6 Tips For Running With The Bulls

by admin on February 20, 2013

6 Tips For Running With The Bulls

If you want to run with the bulls, you’re going to have to whip yourself into shape first. And no, I’m not being metaphorical. The Running of the Bulls is a time-honored tradition throughout Spain and the Spanish-speaking world. The hub of this celebration is in Pamplona, Spain, home of the San Fermin Festival, which runs from June sixth to 14th every year.

The jist of it is simple: the bulls, which are to combat bullfighters in the evening, get wrangled from the corrals where they’re kept early in the morning. They’re herded through the streets of the city to the rings where they’ll come up against their human opponents. The San Fermin Festival is nine days long. On its second day, the bulls run. Excited onlookers run ahead as the beasts are corralled through the streets. If you’re fortunate enough to be in central Europe around the middle of June, you need to experience this festival. You need to really experience this festival, the way any bold, health-conscious, risk taking adult should: by running with the bulls. But before you don your red tauromachia cape, there are a few things you need to be aware of and prepare for.

First and foremost… It’s no cakewalk.

Maybe you’re thinking, running away from a few horned cows? Sounds like a breeze. I run three miles a day on the treadmill, this all be a joke! Bulls are formidable opponents, and these ones are raised to fight. Not to mention the speed at which they run—a swift 15 miles per hour. There are police safeguards in place if something should go wrong, but the goal is to avoid a situation where intervention is needed. There have been a handful of injuries reported throughout the history of the Running of the Bulls, and even a few fatalities.

And while there are some statistics you might strive to be a part of, I’m sure neither of those are on your list.
I’m not trying to put a damper on things, but the reality is that in order to run with the bulls, you’re going to need:

– a rock-solid core
– resilient lungs
– quick and tough legs
– one heck of a thick skin

You’ll also need to start weeks, and possibly even months in advance to get yourself into safe shape. My suggestion? Get in shape early and work out often. Before doing so, however, it is strongly recommended you get checked out by your physician. The peace of mind you can develop by knowing you’re physically fit can play a large role on how you’ll train up to that special date.

On that note, it’s very important that you… Train for speed, not distance. The Running of the Bulls is a mere 900 yard dash; however, as I mentioned above, these beasts keep a pace of around 15 miles per hour. On top of getting your body toned and cut down to a good weight, oil up your sprinting legs. Long distance running is an awesome way to shed pounds and tighten up, but running ten miles at eight miles an hour is a completely different physical skill than running half a mile at almost twice the speed. It’s easy to hurt yourself when launching from zero to 60, so get used to starting in second gear by practicing sprints at least twice a week for six weeks before you hit the streets of Pamplona. My best tip? Incorporate short, half-mile sprints into a long-distance jog.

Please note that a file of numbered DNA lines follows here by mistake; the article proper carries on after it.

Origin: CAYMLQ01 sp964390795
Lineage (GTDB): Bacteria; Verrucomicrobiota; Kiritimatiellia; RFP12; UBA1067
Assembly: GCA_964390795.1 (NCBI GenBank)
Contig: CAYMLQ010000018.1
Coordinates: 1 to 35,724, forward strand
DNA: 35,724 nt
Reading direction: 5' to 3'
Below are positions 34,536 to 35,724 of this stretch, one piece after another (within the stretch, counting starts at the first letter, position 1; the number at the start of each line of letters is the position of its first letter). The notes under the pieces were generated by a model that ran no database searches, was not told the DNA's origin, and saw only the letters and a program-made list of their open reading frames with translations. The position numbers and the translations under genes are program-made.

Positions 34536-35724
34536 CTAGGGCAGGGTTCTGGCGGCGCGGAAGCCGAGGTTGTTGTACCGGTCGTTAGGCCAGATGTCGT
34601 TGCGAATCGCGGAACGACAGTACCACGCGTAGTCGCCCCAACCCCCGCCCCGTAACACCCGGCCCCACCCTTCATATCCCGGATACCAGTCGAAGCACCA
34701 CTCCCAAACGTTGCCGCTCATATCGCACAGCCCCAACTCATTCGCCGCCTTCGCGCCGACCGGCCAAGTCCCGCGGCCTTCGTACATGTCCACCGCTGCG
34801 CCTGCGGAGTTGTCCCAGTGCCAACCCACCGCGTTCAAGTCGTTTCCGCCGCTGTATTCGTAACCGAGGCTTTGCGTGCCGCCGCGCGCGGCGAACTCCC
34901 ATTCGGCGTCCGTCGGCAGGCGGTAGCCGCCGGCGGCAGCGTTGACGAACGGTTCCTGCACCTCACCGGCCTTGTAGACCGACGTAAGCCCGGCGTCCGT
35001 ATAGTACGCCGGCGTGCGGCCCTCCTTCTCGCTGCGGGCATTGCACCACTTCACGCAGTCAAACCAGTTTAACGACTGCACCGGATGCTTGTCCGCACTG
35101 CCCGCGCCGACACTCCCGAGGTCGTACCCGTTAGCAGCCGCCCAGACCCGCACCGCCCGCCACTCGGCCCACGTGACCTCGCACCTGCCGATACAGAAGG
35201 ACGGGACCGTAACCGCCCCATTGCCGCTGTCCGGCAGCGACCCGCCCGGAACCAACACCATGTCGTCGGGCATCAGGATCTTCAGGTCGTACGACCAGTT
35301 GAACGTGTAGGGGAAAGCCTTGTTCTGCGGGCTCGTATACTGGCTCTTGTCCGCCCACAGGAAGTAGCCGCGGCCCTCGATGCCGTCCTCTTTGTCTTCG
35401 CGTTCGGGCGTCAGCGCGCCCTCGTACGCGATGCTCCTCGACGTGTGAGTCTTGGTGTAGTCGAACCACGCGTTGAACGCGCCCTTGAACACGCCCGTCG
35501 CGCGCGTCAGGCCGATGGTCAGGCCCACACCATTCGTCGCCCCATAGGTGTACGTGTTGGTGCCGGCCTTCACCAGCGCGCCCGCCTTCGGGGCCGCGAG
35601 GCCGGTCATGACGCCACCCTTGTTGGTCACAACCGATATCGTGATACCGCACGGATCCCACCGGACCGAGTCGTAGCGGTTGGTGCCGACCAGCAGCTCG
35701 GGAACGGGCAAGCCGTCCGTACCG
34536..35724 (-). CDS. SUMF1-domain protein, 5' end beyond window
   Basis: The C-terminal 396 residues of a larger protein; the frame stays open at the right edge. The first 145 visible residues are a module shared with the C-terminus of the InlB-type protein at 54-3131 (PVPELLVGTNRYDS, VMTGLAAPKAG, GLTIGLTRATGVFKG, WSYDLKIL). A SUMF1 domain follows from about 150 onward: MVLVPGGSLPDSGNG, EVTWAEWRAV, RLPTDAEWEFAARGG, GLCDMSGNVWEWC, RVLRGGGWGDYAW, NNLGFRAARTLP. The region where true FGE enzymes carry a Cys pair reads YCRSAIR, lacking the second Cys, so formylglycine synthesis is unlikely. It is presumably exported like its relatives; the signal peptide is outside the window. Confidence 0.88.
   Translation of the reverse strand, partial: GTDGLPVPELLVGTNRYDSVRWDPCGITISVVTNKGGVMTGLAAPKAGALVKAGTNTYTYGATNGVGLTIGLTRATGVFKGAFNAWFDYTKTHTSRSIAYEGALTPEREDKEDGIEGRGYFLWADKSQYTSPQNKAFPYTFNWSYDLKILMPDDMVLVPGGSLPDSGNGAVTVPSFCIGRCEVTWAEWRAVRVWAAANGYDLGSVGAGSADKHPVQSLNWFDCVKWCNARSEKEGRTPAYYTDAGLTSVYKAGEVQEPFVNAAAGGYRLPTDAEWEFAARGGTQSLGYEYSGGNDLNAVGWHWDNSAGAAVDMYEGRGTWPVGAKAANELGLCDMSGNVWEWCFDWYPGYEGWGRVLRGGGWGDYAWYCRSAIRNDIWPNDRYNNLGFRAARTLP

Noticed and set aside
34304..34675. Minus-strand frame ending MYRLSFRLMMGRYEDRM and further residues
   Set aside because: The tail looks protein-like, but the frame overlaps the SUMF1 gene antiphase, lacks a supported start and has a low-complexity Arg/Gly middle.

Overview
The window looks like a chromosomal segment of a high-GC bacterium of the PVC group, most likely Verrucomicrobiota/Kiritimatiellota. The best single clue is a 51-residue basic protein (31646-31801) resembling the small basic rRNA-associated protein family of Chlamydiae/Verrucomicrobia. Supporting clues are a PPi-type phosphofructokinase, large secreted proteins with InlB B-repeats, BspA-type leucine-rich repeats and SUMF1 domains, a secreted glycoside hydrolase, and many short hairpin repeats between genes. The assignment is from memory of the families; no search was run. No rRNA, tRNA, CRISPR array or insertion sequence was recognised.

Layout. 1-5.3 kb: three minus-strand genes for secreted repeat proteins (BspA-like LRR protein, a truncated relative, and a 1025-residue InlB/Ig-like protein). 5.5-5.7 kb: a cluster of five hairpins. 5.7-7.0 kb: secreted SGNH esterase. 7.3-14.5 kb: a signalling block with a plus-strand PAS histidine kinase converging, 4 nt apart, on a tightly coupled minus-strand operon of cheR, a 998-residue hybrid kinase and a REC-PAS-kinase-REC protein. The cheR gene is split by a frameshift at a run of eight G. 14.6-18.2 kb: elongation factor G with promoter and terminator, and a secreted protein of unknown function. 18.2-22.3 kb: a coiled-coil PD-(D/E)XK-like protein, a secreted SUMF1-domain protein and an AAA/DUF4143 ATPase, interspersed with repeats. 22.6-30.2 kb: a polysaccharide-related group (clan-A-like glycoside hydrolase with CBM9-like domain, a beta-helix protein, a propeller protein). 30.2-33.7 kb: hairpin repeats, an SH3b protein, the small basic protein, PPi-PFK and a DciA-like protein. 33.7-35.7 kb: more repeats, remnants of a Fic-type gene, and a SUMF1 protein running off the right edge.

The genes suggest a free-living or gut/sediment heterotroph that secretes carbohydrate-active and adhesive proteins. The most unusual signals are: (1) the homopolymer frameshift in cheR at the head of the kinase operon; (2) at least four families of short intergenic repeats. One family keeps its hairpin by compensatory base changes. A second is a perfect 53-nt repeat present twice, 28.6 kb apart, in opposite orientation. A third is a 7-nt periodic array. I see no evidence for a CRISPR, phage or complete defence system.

Train with a friend. In fact… Buddy up.

Chances are you’re not planning to travel Spain alone. Having a friend who’s as excited about and physically fit for the run will motivate you to fight through the fear and just ride the high of adrenaline. The night before the run, I also suggest that you and your bull running buddy… Map your course. Any decent marathon runner will tell you that knowing the course they’re about to embark upon is crucial to pushing their way safely and successfully from start to finish. While the running of the bulls pales in comparison to a marathon in terms of distance, knowing where you’re headed is just as—if not more—important. Jog the cobblestone course the evening before the run (which commences at eight in the morning).

Since you’re in for an early morning, I also definitely suggest you… Get your party on… after. With the music, food and wine available to you, I don’t blame you for wanting to let loose a bit while you’re in Spain. Your diet won’t be mad at that, either… as long as you dive into the indulgence after you run. If you’ve trained hard—which you should have– to shed the pounds and gain the endurance you’ll need to run with the bulls, don’t throw it away by having one too many glasses of sangria the evening before you take to the cobblestones. You’ve earned some kickback time, but if you’re serious about running ahead of a small herd of thousand-pound animals, it’s definitely in your best interest to hold off on the unwinding until the bulls are safely in their bullrings at the end of the run.

The thrill of the run will be much more exciting if your brain is 100 percent in tune for the event. Don’t let an overload of food, booze or relaxation fog your performance. Which reminds me, I almost forgot! The most important part of running with the bulls? Oh yeah— Have fun!

How many people do you know who can say they’ve run with the bulls in Pamplona? Checking this off your bucket list is a huge and rare accomplishment. Throughout the training, preparation and planning, never forget that your final goal is an experience unparalleled by any other.

About Dr. Mike Tremba:

Once severely overweight and depressed, Dr Mike has found long-term solutions for being healthy and fit. Through his website he has helped others lose weight and live the abundant lives they were meant to live. His commentary on the beyond diet program review, as well as Trainer Mike Geary reviews have been useful tools for many. In his free time, Dr. Mike reads, spends time on the beach with his wonderful wife Shari, and tries new adventures that many label as ‘crazy’.

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